14th May 2020
Over recent years fire protection has been a growing market for the consumption of glassflake materials, particularly in coating applications. Passive fire protection products provide localised protection, via thermal insulation, to a wide range of substrates.
Coating applications can be categorised into flame retardant and intumescent coatings; the former acts a protective layer to inhibit thermal degradation. The latter expands into a thick insulating char upon exposure to heat in order to protect the substrate, namely steel, such that the load bearing capacity of the steel is maintained for as long as possible.
Fillers are essential additives for protective coatings and numerous filler morphologies have been used to improve fire protection performance. Glassflake products are characterised as platelet structures, unlike granular fillers that are uniform in all dimensions, and display very high aspect ratios; the high aspect ratio of glassflake, and its natural tendency to lie parallel to the film surface, forms multiple layers in a coating which provides a drastic improvement in barrier properties of organic resins used in flame retardant and intumescent coatings. The high melting point above 1000oC and parallel arrangement of glassflake provides superior insulation when in contact with fire, which subsequently reduces burning by offering an oxygen barrier to prevent flame spread and smoke emission.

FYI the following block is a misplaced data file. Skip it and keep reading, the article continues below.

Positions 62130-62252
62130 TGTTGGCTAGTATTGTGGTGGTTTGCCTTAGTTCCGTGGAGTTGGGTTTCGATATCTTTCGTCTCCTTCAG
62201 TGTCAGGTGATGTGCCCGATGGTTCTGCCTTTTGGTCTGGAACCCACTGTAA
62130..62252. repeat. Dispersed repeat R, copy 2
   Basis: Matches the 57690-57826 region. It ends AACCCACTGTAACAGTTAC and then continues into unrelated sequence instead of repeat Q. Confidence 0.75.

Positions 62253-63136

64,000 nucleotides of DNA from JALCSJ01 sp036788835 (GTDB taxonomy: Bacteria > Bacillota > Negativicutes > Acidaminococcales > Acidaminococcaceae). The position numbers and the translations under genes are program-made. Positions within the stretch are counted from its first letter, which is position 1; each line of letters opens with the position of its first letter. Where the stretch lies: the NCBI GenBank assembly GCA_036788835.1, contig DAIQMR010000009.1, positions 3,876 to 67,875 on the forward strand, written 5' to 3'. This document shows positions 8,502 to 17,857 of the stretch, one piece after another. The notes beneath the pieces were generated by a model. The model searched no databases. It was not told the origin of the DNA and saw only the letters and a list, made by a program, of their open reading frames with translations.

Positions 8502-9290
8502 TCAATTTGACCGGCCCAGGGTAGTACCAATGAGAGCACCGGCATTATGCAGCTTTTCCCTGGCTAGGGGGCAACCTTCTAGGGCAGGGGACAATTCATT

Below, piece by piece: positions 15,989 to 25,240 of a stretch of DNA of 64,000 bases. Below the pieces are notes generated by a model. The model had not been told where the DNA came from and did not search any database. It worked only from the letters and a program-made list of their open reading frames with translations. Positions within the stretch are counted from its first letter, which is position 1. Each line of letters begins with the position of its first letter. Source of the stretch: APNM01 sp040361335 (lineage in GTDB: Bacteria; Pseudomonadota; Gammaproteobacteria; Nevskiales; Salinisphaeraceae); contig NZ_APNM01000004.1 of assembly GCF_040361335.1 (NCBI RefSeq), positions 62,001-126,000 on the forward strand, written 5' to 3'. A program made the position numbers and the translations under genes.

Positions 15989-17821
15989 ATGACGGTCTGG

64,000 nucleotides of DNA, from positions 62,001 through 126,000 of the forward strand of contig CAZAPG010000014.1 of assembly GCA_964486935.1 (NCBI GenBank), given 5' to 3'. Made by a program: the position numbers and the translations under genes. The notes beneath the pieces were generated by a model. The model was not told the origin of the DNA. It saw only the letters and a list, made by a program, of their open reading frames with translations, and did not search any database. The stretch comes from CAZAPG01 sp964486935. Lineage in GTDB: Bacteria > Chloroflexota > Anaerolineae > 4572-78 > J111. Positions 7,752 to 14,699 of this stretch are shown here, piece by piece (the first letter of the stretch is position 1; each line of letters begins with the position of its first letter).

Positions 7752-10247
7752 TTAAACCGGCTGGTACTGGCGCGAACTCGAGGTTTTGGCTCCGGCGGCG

Where intumescent coatings are concerned, it is the morphology of glassflake has been shown to provide superior improvements in the expansion and insulation of the charred layer. The addition of glassflake reinforces the expanded structure so that the coating insulates the substrate for a longer time period, increases the oxidative stability of the char at elevated temperatures and increases the residual weight of the coating to reduce degradation. The platelet structure of glassflake prevents the escape of gases from the degrading intumescent additives, which also contributes to improved performance.
The barrier effect of layered glassflake can also be used to significantly reduce the permeation of both moisture and corrosive ions, increase weather stability and UV resistance, providing additional protection to the substrate in extreme environments. The glassflake composition is engineered to provide enhanced chemical resistance and hydrolytic stability, which means that there is no significant change in thermal stability and fire protection of coatings filled with glassflake when in service in the most demanding environments.
Applications include architectural coatings (liquid and powder), wood coatings (including clear coat formulations) and coatings for electrical cables. Whilst the demand for glassflake in fire protective coatings continues to rise, glassflake can also be used to improve the fire performance of polymer compounds for casing and construction applications, structural adhesives and sealants, insulative panel boards and rigid foam and composite materials.